"A force de chercher de bonnes raisons, on en trouve; on les dit; et après on y tient, non pas tant parce qu'elles sont bonnes que pour ne pas se démentir." Choderlos de Laclos "You struggle to come up with some valid reasons, then cling to them, not because they're good, but just to not back down."

idunno

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Re: Links regarding Dr Francis' meandering jet stream affects
« Reply #9 on: February 17, 2014, 04:20:45 AM »
Hi wili,

Not that I'd noticed, so...

http://forum.arctic-sea-ice.net/index.php/topic,751.0.html

New topic- WACCy Science

Jim Hunt

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Re: Links regarding Dr Francis' meandering jet stream affects
« Reply #10 on: February 17, 2014, 10:44:23 AM »
Has that Cohen paper been discussed here somewhere and I missed it?

I don't recall Cohen's latest paper being discussed in detail, but Chris Reynolds in particular has mentioned his work on a regular basis. Maybe start here?

http://neven1.typepad.com/blog/2012/03/wacc-overview.html
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ChrisReynolds

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Re: Links regarding Dr Francis' meandering jet stream affects
« Reply #11 on: February 21, 2014, 10:02:26 PM »

RaenorShine

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Re: Links regarding Dr Francis' meandering jet stream affects
« Reply #12 on: February 22, 2014, 01:35:56 PM »
Thanks to TenneyNaumer on the Blog for this link.

Quote
Jennifer Francis and Kevin Trenberth on Inquiring Minds today:

http://www.motherjones.com/environment/2014/02/inquiring-minds-jennifer-francis-kevin-trenberth-jet-stream-winter

idunno

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Re: Links regarding Dr Francis' meandering jet stream affects
« Reply #13 on: April 06, 2014, 03:15:07 AM »
Peter Sinclair has posted 5 videos on the ongoing research and counter-arguments, here...

http://climatecrocks.com/2014/04/05/the-weekend-wonk-a-theory-so-cutting-edge-its-hard-to-prove/

Jim Hunt

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Re: Links regarding Dr Francis' meandering jet stream affects
« Reply #14 on: April 06, 2014, 02:46:29 PM »
And as I've just attempted to point out to Peter Sinclair, don't forget James Screen:

http://econnexus.org/does-the-arctic-sea-ice-influence-weather-in-the-south-west/

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This study has provided evidence of a causal link between observed Arctic sea ice changes, the large-scale atmospheric circulation and increased summer Northern European Precipitation.
Reality is merely an illusion, albeit a very persistent one - Albert Einstein

idunno

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Re: Links regarding Dr Francis' meandering jet stream affects
« Reply #15 on: April 18, 2014, 07:07:29 AM »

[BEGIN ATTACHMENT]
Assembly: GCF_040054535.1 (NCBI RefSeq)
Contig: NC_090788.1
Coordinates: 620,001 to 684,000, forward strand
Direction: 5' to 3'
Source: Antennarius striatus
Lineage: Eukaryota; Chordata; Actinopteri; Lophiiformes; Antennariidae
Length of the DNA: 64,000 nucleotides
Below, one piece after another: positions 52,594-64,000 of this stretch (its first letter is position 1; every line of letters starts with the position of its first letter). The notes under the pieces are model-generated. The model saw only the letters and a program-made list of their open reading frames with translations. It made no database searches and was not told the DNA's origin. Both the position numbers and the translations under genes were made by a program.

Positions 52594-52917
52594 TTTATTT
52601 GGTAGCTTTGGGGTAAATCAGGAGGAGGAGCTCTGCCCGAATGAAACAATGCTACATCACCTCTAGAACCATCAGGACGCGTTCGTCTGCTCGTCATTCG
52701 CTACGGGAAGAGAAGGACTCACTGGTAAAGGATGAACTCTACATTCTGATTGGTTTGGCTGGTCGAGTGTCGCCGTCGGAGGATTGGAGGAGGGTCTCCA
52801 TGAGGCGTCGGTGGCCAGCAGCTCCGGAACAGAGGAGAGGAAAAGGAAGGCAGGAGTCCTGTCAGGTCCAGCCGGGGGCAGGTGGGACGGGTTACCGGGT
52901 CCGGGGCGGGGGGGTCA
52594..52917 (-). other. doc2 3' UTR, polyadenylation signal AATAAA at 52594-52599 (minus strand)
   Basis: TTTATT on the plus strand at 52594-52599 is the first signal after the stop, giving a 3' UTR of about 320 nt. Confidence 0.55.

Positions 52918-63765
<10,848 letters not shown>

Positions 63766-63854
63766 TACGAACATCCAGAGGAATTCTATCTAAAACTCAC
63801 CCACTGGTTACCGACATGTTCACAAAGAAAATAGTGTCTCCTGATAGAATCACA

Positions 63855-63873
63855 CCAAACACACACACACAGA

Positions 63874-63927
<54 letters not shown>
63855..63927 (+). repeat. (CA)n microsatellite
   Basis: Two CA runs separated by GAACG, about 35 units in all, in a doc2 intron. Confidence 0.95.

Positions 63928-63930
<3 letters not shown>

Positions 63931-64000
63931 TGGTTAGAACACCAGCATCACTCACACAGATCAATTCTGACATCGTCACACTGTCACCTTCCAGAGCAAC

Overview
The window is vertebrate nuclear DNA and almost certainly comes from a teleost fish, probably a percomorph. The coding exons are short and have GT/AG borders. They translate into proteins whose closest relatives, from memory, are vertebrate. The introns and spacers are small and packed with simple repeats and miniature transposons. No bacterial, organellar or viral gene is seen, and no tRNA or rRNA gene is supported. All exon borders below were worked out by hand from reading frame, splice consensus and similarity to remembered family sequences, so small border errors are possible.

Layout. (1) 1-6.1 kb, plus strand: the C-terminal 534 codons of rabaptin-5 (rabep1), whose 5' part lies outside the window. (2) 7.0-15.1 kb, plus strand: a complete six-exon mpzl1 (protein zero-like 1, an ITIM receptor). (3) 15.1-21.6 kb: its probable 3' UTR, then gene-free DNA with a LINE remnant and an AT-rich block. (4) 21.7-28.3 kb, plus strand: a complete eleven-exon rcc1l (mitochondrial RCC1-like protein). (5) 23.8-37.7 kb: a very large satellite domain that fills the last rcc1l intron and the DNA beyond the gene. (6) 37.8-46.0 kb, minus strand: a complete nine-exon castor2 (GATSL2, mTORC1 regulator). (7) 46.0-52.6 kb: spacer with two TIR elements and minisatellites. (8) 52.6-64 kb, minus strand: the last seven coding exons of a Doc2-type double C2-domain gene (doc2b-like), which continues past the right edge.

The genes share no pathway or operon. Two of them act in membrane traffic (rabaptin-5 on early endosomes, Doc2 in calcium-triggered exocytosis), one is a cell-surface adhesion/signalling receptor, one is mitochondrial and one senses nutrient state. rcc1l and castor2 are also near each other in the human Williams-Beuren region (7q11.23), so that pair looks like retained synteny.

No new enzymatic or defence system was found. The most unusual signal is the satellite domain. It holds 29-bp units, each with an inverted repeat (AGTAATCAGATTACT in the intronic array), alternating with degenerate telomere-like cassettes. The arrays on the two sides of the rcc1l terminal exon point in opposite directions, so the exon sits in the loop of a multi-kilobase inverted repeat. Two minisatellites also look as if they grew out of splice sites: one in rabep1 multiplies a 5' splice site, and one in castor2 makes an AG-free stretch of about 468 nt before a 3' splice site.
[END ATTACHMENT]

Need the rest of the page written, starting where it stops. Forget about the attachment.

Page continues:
There follows a writeup from Masters of Wang et al's new paper, which directly links the CA drought to AGW...

http://www.wunderground.com/blog/JeffMasters/comment.html?entrynum=2665

...and concludes with a score of links to other papers, by Francis, by Li, by Screen; and so on.

RaenorShine

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Re: Links regarding Dr Francis' meandering jet stream affects
« Reply #16 on: October 30, 2014, 06:46:55 PM »
Just found a new lecture (23 October 2014) on Youtube.  Nothing really new, but brings further examples from earlier this year into it ( Polar Vortex, UK floods and California Drought.

Hopefully of interest!

Introduction

Part 1

Part 2

Part 3

Q&A

BornFromTheVoid

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Re: Links regarding Dr Francis' meandering jet stream affects
« Reply #17 on: March 13, 2015, 01:17:34 PM »
A new paper of Arctic Amplification and the effects on mid latitude weather.

The weakening summer circulation in the Northern Hemisphere mid-latitudes

Rapid warming in the Arctic could influence mid-latitude circulation by reducing the poleward temperature gradient. The largest changes are generally expected in autumn or winter but whether significant changes have occurred is debated. Here we report significant weakening of summer circulation detected in three key dynamical quantities: (i) the zonal-mean zonal wind, (ii) the eddy kinetic energy (EKE) and (iii) the amplitude of fast-moving Rossby waves. Weakening of the zonal wind is explained by a reduction in poleward temperature gradient. Changes in Rossby waves and EKE are consistent with regression analyses of climate model projections and changes over the seasonal cycle. Monthly heat extremes are associated with low EKE and thus the observed weakening might have contributed to more persistent heat waves in recent summers.

http://www.sciencemag.org/content/early/2015/03/11/science.1261768.abstract?sid=aadd8013-fde3-4f82-adbd-ca45ae6870fe

A good overview here http://www.carbonbrief.org/blog/2015/03/arctic-warming-linked-to-intense-summer-heatwaves-in-the-northern-hemisphere/

DavidR